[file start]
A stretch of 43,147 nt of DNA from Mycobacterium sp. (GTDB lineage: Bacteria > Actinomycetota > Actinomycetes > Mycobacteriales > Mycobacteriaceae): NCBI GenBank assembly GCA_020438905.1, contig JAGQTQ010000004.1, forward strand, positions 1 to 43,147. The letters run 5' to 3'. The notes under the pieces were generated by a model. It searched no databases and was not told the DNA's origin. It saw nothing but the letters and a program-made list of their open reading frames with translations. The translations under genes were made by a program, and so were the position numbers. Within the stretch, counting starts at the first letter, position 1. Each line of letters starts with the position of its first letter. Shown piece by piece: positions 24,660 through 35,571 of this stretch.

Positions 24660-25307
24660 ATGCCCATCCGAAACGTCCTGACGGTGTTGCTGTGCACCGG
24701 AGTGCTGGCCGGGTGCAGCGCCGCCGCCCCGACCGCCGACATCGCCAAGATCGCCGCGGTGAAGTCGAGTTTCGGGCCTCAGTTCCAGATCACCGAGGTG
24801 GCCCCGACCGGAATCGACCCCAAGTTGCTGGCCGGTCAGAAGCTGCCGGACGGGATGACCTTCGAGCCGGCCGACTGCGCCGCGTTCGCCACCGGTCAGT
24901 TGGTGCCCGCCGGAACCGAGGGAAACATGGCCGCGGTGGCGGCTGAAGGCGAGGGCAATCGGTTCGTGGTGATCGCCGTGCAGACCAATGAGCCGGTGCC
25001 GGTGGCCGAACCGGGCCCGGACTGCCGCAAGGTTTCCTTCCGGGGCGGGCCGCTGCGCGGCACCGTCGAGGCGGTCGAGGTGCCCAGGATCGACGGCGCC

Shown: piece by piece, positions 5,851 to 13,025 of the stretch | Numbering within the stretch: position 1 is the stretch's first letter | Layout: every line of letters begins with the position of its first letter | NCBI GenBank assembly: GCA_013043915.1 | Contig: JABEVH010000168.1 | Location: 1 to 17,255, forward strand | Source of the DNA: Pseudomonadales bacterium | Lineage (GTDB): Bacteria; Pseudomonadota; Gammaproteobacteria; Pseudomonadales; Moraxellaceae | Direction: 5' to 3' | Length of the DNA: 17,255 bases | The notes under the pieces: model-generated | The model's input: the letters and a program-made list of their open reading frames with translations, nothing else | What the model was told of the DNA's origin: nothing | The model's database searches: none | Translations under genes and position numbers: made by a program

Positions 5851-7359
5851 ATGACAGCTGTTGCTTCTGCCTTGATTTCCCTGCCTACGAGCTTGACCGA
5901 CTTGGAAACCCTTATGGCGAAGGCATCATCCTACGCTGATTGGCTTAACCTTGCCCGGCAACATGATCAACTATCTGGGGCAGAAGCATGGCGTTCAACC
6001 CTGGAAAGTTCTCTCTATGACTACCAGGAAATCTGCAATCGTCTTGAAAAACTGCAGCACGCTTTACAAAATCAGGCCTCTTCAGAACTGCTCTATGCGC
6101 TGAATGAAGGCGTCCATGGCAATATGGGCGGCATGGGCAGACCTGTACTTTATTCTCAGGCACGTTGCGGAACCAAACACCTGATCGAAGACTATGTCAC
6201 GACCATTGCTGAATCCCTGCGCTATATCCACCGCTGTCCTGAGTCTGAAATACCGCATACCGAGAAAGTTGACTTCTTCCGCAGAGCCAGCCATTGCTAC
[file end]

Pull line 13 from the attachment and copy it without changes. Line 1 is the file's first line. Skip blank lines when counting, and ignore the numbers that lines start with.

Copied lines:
6101 TGAATGAAGGCGTCCATGGCAATATGGGCGGCATGGGCAGACCTGTACTTTATTCTCAGGCACGTTGCGGAACCAAACACCTGATCGAAGACTATGTCAC